When you create a miniature landscape you need plants on the same tiny scale, and they're not always easy to find. There are a few plants that stand out for their ability to mimic larger plants when placed next to scale buildings, furniture or figures in fairy gardens and garden railroads. The plants on this list are relatively easy to find and suit many climates and locations. Many will also work for an indoor or outdoor container garden.
01 of 06
Choose Ellwood's Pillar (Chamaecyparis lawsoniana) for a Miniature Evergreen Tree
This lovely columnar dwarf evergreen is a miniature "Port Orford" cedar. With its narrow growth habit, it resembles an Italian cypress in miniature and garden railroad scenes. This one needs as much sun as possible and shelter from cold, drying winds. It grows around 3 inches a year, and will eventually reach 3 feet in height. The Chamaecyparis makes a great focal point at least for a few years in a miniature garden in a broken flower pot
02 of 06
03 of 06
Schleranthus uniflorus Creates a Miniature Fairy Garden Lawn
Miniature lawns are difficult to create in fairy garden scale, but Schleranthus uniflorus, a New Zealand native found in the rock or alpine garden section of many nurseries, can be used for flat lawns or rustic hummocks in miniature landscapes. It has a tendency to grow into a cushion shape so you will need to press it down occasionally to keep a lawn look for your fairy garden. If you want a flat effect, this is much easier to maintain in a container garden than loose in the ground.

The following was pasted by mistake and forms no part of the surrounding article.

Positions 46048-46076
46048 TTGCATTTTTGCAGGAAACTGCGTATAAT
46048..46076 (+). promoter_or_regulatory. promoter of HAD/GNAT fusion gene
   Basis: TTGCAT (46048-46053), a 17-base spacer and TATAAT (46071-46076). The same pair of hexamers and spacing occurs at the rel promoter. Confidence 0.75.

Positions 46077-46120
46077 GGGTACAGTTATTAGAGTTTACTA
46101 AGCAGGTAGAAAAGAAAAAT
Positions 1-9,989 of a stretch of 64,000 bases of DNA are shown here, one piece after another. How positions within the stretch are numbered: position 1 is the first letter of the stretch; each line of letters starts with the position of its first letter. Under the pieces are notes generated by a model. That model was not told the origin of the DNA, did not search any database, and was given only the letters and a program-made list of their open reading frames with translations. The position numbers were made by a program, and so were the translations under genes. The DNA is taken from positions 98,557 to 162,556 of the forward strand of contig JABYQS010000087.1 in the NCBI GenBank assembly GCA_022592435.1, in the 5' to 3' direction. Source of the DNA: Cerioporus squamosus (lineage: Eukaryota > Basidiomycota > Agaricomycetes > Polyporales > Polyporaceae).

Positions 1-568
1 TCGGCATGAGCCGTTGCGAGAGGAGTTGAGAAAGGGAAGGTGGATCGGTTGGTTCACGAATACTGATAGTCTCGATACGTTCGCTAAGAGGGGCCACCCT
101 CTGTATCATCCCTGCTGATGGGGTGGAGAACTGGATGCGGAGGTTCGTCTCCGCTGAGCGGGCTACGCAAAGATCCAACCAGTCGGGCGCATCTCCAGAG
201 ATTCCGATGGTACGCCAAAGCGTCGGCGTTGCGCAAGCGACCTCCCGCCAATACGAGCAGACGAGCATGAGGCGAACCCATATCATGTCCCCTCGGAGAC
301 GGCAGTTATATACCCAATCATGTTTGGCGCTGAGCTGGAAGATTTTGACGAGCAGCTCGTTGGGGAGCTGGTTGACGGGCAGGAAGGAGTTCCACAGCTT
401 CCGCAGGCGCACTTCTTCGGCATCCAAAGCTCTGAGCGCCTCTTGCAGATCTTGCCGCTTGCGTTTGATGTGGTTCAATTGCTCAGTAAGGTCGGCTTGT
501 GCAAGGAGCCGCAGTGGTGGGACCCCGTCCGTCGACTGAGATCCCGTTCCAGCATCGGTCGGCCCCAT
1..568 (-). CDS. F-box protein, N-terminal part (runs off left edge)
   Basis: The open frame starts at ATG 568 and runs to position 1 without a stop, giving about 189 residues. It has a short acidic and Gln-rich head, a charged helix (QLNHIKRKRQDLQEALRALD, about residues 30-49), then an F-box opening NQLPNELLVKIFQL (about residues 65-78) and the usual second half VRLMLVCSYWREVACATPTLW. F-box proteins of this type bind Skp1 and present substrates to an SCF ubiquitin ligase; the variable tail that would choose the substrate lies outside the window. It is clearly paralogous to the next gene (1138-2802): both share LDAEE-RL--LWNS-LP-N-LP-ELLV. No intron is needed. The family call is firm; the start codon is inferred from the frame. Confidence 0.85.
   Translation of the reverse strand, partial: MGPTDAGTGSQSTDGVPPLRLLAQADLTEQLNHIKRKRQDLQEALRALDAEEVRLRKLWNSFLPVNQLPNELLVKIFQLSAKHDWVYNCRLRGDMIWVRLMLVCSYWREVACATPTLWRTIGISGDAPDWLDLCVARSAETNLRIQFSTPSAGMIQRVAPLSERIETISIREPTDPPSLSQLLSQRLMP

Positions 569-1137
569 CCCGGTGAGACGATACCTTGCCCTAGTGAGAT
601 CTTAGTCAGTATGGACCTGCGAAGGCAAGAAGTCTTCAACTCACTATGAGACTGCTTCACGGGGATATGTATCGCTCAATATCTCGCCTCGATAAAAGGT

04 of 06
Prune Bush Thyme Can Mimic Miniature Trees
The bushy forms of thyme used as herbs can often be pruned to resemble small trees or shrubs for miniature landscapes, garden railroads, and fairy gardens. Easily grown in container gardens, carefully shaped plants can turn any potted bush thyme into a bonsai. If you're harvesting your thyme for seasoning you'll also wind up keeping your tiny tree properly trimmed.Continue to 5 of 6 below.
05 of 06
The miniature curry plant (Helichrysum Italicum Microphyllums) is another great candidate for fairy gardens or railroad gardens, in the ground or in a small container garden. It has very fine needle-like leaves which are in scale with small figures. This plant is easy to grow, needs hard pruning each year, and likes poor, well-drained soils, making it a good plant for dry fairy gardens.
06 of 06
Choose Rhodohypoxis baurii for Clumps of Tiny Flowers
Rhodohypoxis is a South African native, which in miniature gardens resembles a plant similar to an iris in a full-sized garden. Although there are several varieties with larger flowers, the smaller flowered variety "platypetala" works well for dollhouse and garden railroad-sized figures and buildings.